Yesterday I attended a class for work. When I first walked in I felt awkward. It was all directors, managers, coordinators, analysts with their work laptops, typing so fast the keyboards were practically smoking. Immediately I felt intimidated and even questioned my ability to successfully participate. Here I am an administrative assistant with my little green padfolio that was a free giveaway several years ago. How am I supposed to effectively participate and accomplish big things on my project?
What’s the first thing almost anyone does in an awkward situation? Eat! (I’m not saying it’s the healthiest way to go.) Fortunately breakfast and caffeine was provided, and I was actively fiending for coffee. I grabbed my food and made my way past the typing zombies. I was practically twiddling my thumbs when the instructor passed out “fuzzy sticks” or as I call them, pipe cleaners. Hmmm? This looks interesting. This looks like something that doesn’t require a laptop. I looked up, now eager for class to start.
“First things first, put away your laptops, cell phones, and other electronic devices. I want your full attention, and if you get bored keep your hands busy with some fuzzy sticks. I don’t care what you make as long as you are participating in the class.”
Okay, I’m definitely relieved.
“Now choose a partner.”
Immediately the anxiety returns. What if nobody picks me like in high school P.E. when I was the last picked for every sport? Fortunately the nice lady in front of me spun around and asked me to be her partner.
“Now what you are going to do is interview each other, but you are not yourself, the other person is you, and you are the key stakeholder for your project.”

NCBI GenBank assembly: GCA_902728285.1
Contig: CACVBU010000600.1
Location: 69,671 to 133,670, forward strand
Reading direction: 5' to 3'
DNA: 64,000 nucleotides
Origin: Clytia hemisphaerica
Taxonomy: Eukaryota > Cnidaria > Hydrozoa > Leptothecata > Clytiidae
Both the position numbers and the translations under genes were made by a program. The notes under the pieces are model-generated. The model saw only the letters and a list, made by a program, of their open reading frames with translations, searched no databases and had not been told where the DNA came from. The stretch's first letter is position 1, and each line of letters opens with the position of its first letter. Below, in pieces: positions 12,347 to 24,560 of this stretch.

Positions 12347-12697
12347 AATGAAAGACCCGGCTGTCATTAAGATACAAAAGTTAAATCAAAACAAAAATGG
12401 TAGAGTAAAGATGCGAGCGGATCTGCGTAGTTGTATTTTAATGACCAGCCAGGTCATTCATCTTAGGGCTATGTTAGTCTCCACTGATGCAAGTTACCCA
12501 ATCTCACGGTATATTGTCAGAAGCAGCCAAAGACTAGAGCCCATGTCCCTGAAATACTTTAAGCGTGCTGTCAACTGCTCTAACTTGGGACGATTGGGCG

It’s hard to put yourself out there. It feels awkward, nerve-racking, stressful, and sometimes it conjures up that feeling of crawling under your desk and hiding. As if it is not hard enough to open yourself up to criticism and input from a stranger at work, it’s even harder to do so with a friend.
After being paired up and discussing my project I found many places I had fallen short that I wouldn’t have seen looking in on my project alone. There were things my partner was doing way better than me and vice versa. There were even areas where we were both failing, and we got to discuss how we could both improve. Our teacher even suggested that we follow-up with each other in a few weeks to see how our projects were progressing.
We can do the same in our personal lives. We can lay out the facts, what we’ve done, where we know we’ve fallen short, even where we feel we’ve improved or succeeded, but we don’t see the full picture until we’ve invited others to give their perspective. You might learn something about yourself, and you are sure to learn something about the other person. Hopefully this leads to you being on the same page, and if it doesn’t, you know you tried your best.